Balbir Singh Chauhan

Conversation with Mr. Balbir Singh Chauhan, Senior Advocate, Himachal Pradesh High Court

Interviews

1. Sir please inform our readers about your diverse work profile.

I am Balbir Singh Chauhan, senior advocate at Himachal Pradesh High Court. I had been in this field for the last 36 years. I started with litigation in 1980 in District Court, Shimla and then moved to H.P High court in 2000. Since then I have been practising in High Court.

2. Tell us about your educational background. What prompted you to choose law?

I have done my schooling from village only. I completed my graduation from S D College, now known as RKMV College, Shimla and then did LLB from Himachal Pradesh University. As far as the reason behind choosing law is concerned, truly, there wasn’t any reason as such. I had to do something and so did law.

3. What problems did you face as a young lawyer?

As a fresher, the biggest problem I faced was not having an office. Since litigation requires hours of sitting, file work, an office and a personal library is a must. Apart from this another hurdle one might face in the initial days of practise is having no or very few clients. But slowly as you get into the mainstream of this profession, the problem eventualy diminishes.

4. Sir it is generally believed that one must have a strong legal background in order to succeed in this profession. What are your views on this? Do you really think that it is comparatively more difficult for first generation lawyers to establish themselves in litigation?

No. I firmly believe that it doesn’t really matter if one has a legal background or not. One’s sincerity, dedication and hard work are the keys to his or her success. However the one with a legal background has certainly an edge over the others but at the end of the day the efforts one puts in counts the most.

5. In the last ten years, you must have seen a tremendous change in litigation. Now women are equally going in for independent practise. What do you have to say on this? Also, what do you think are the reasons behind relatively lesser no. of women than men in practise?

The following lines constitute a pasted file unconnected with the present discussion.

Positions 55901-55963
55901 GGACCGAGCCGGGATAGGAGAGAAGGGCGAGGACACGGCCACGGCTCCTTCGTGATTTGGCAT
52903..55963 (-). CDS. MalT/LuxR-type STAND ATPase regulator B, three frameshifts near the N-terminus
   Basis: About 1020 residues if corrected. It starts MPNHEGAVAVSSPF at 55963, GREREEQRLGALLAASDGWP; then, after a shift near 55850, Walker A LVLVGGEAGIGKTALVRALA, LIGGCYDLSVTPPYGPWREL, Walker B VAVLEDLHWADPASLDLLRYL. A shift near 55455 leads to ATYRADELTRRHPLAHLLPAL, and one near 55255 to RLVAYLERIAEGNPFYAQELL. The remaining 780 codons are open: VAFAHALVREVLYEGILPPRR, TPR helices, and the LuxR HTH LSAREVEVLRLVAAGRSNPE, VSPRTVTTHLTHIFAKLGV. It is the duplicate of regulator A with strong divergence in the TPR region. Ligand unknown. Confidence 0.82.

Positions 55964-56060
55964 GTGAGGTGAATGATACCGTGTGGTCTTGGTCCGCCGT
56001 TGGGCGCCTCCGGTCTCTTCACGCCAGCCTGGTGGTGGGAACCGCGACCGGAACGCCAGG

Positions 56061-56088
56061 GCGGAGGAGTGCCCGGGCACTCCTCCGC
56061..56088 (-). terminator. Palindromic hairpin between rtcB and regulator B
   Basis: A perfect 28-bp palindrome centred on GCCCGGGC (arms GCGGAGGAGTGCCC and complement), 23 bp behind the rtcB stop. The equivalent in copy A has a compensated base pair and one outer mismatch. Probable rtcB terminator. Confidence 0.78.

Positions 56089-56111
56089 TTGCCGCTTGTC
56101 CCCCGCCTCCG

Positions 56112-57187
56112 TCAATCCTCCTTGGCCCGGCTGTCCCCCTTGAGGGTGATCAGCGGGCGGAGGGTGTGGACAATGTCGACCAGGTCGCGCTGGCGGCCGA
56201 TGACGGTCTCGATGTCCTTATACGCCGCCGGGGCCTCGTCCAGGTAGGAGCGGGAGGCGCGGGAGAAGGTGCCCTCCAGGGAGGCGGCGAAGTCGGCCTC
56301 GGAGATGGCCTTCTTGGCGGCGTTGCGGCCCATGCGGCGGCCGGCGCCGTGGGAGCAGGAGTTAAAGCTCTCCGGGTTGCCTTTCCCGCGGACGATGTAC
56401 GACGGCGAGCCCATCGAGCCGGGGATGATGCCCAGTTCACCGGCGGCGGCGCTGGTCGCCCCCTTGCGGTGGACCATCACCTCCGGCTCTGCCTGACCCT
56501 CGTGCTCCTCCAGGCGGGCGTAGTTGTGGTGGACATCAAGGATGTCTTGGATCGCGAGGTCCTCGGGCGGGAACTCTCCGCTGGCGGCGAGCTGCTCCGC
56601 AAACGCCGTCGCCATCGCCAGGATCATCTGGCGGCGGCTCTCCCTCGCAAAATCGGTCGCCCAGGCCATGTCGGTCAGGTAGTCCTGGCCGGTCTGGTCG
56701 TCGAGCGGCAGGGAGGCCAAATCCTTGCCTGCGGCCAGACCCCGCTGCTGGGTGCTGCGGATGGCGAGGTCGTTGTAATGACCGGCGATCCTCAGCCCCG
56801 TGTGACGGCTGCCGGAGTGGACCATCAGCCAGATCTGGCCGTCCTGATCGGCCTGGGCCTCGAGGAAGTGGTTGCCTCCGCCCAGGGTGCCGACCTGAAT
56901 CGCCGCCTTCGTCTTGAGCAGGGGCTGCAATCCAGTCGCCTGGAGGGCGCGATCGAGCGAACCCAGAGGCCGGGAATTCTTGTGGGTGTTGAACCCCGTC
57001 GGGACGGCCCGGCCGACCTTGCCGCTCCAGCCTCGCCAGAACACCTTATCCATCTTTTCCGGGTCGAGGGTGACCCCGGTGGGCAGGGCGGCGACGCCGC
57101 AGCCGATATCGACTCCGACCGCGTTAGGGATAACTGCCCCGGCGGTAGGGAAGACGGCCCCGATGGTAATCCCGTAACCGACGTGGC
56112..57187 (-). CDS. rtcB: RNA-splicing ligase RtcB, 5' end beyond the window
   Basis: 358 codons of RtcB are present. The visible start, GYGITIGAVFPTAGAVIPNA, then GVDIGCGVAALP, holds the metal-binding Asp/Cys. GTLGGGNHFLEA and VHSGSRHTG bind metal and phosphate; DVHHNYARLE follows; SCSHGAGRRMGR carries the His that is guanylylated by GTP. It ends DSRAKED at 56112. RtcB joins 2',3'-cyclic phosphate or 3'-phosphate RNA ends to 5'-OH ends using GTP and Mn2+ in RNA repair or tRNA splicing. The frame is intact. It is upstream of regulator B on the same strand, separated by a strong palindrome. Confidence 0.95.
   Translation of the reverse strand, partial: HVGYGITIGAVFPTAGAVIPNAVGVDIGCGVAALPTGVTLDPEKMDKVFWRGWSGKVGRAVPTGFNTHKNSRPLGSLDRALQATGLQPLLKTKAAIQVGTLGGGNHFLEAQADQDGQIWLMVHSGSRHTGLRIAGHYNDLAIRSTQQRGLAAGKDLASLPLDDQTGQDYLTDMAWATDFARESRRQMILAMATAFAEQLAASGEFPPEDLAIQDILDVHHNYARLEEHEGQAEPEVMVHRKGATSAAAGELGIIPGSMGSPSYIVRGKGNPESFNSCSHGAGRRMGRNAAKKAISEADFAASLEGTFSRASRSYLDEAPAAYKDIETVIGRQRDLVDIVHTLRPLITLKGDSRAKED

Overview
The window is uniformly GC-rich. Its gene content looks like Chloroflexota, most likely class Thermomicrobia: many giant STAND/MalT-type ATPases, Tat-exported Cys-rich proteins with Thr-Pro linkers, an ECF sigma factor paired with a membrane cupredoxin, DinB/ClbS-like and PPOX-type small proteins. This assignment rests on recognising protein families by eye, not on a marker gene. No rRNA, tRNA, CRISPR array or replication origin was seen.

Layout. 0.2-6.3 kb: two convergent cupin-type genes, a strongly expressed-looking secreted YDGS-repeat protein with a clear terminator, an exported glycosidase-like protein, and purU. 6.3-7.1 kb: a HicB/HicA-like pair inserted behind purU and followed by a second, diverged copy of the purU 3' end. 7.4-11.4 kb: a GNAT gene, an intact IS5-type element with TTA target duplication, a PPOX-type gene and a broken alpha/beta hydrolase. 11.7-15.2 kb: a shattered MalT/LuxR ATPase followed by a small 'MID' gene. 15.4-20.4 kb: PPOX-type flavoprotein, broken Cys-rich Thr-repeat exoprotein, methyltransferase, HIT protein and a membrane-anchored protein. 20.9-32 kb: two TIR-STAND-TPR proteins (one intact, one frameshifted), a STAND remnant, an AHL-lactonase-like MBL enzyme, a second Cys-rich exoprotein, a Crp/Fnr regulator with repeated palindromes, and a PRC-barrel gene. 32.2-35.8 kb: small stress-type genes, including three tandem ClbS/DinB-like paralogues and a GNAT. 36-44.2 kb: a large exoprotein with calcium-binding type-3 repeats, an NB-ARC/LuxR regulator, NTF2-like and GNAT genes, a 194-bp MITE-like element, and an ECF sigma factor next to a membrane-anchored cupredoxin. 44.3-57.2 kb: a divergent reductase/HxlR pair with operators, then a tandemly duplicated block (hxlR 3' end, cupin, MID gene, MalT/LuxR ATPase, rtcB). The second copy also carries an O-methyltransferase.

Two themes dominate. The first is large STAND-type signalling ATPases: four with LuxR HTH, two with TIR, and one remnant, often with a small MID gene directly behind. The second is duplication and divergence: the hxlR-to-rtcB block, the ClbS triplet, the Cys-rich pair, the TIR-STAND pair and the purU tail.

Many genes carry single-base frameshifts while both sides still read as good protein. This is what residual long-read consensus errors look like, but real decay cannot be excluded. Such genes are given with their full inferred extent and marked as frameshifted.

Yes. There has been an increase in the participation of women in litigation like never before, which is a good sign. I know quite a no. of women who are doing really well in the courts. The main reason I think behind lesser participation of women is the household responsibility they are shouldered with. Spending 5-6 hours daily in office after court hours is a normal routine for the ones in practise, managing which becomes quite difficult for women. However, women are in no way behind men be it in practise or otherwise

6. How has been your experience in litigation so far? You come across a no. of cases every day. Is there any memorable incident that you would like to share with us?

It has been a wonderful journey. Every day is a new day, a new experience. There are a lot many incidents but all I can recall at the moment is an incident where I got in to a heated argument with the judge at dist court after he used some offensive words against me. He took the matter to another dist judge who refused to believe in him and showed complete faith on me over him. The incident made me realise that if you are right on your part, nothing can go against you.

7. Corporate v Litigation. Comment. Which is better and why?

There’s no comparison between the two. It completely depends on one’s own choice so as to what they want to go for. However having being served as an elected member of the Bar Council of India, I had encounter with people from litigaton as well as from the corporate side. In my personal opinion, all with due regards, lawyers from litigation side are more intellectual than others. Reason being they are far much more involved in the day to day court work than the one belonging to the corporate world and so have an advantage over them.